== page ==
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Paris: David Lebovitz reviews Paris’ best pastry shops

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Paris pain au chocolate
How to find the best pain au chocolate in Paris? Read on... Photo: Saraicat

By Bryan Pirolli in Paris—

Whether it’s a trendy rosewater macaron or a classic chocolate éclair, Paris is a pastry-lover’s destination. Knowing where to go and what to get, however, can be daunting with so many tempting options in front of you. Sometimes it’s best to turn to the professionals for a little bit of advice before blowing euros on less-than-exceptional desserts.

So I did. Pastry chef, blogger, and author David Lebovitz just launched a new iPhone application last week called “Paris Pastry Shops” that includes 300 of his hand-picked favorite places in Paris to indulge in sweets.

Lebovitz, a favorite resource among expats, tourists and locals, took a few minutes to discuss how to find the right pastries at the right price in the City of Light.

If you found a €2 coin and had a sweet craving, where would you go?

I would probably go to a really good bakery and get a croissant such as the ones listed in the app, like Blé Sucré (Square Trousseau 7, rue Antoine Vollon). Generally you can get one for €1.05, and that’s a really good deal.

What’s the worst way to waste money on pastries or chocolate?

I think people shouldn’t necessarily assume price goes with quality. There are a lot of neighborhood bakeries that make very good pastries but that are not famous and are not Ladurée or Pierre Hermé (which are good, but you can do very well in neighborhood bakeries spending a fraction of the money for exceptional quality).

In the app we tried to include things that were not necessarily well known but were places for people who are a little more adventurous and looking for bargains.

Why an app for the iPhone?

I started a guidebook several years ago and I spoke with several of my publishers who said guidebooks are going out of favor. I figured a lot of people come to France for pastries and chocolates and ice cream, so this was a natural fit.

When smart phones became more prolific, it seemed like the perfect format for this sort of application. It can be updated and readers can add their own favorites and share things. The price of the app is also lower. Plus you can include hundreds and hundreds of photos, so even if you’re not going to Paris you can still enjoy the pastries.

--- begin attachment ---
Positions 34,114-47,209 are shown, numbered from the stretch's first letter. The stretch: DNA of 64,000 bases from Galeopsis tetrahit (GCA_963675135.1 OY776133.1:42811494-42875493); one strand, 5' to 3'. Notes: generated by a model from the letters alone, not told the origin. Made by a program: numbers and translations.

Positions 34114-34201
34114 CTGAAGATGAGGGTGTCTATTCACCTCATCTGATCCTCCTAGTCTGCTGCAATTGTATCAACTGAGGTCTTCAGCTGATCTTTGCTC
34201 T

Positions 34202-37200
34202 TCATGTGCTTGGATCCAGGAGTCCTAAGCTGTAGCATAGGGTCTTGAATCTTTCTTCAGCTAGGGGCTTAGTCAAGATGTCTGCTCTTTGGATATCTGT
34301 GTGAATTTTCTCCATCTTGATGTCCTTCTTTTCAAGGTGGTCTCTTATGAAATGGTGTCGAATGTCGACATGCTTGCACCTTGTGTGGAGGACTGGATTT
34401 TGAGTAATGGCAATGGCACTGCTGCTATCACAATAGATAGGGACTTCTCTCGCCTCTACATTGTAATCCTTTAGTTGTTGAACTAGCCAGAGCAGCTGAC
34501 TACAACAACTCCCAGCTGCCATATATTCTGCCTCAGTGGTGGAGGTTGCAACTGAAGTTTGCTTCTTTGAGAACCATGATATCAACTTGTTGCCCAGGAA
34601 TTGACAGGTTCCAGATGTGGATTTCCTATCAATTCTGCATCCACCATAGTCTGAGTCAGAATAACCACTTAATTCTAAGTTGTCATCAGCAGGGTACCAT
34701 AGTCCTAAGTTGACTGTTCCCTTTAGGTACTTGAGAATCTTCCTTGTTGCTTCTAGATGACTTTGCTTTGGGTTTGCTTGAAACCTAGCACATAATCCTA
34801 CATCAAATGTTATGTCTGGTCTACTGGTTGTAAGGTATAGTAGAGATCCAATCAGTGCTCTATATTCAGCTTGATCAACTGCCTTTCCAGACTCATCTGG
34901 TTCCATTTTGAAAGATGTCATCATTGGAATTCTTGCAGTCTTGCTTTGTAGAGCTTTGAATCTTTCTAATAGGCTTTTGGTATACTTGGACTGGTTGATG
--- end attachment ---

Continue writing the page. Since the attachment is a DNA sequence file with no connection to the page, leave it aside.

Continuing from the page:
Are there any sweets you don’t like?

I don’t like desserts that are heavily sweetened. I like caramel that’s slightly burnt, lemony things, bitter chocolates. I search for things that are more balanced, things that have a sweet edge.

What’s your favorite splurge?

I would go to Fouquet and get a big box of the chocolate covered spice wafers called “croquantes.” They are addictive and exceptional. I’d get a big tin of those and eat them all by myself.

Favorite neighborhood for sweets?

There’s a high concentration of very good places in the 6th because there are lots of tourists and lots of money there. But I think if you explore the 11th there are lots of good places, like Blé Sucré. I think that this part of Paris is a lot more interesting.

Farthest you’ll travel for a sweet?

I won’t take three Metro lines. Generally two is my maximum. If I have to change more than two Metros I won’t bother.

Do you ever get sick of pastries or chocolate?

Not really. I actually like to taste a lot of things. It’s hard for me to eat a whole pastry. It’s more interesting to try bites of different things. I like bite-sized pastries. I kind of graze, so I’ll sit around and eat little bits and bites of things, instead of an entire cake, which is good for my waistline.

For more information on his new app, check out David’s blog at www.davidlebovitz.com

About the author

Bryan Pirolli

About the author: With his college diploma fresh off the press, Bryan Pirolli headed for Paris and four years later he’s still there. A journalist and a tour guide, his main M.O. is pursuing a doctorate degree in communications at the Sorbonne Nouvelle. Bryan regularly travels on a budget, experiencing the best of European culture while still trying to make rent.  So far, so good. You can follow his adventures on his blog: www.bryanpirolli.com.

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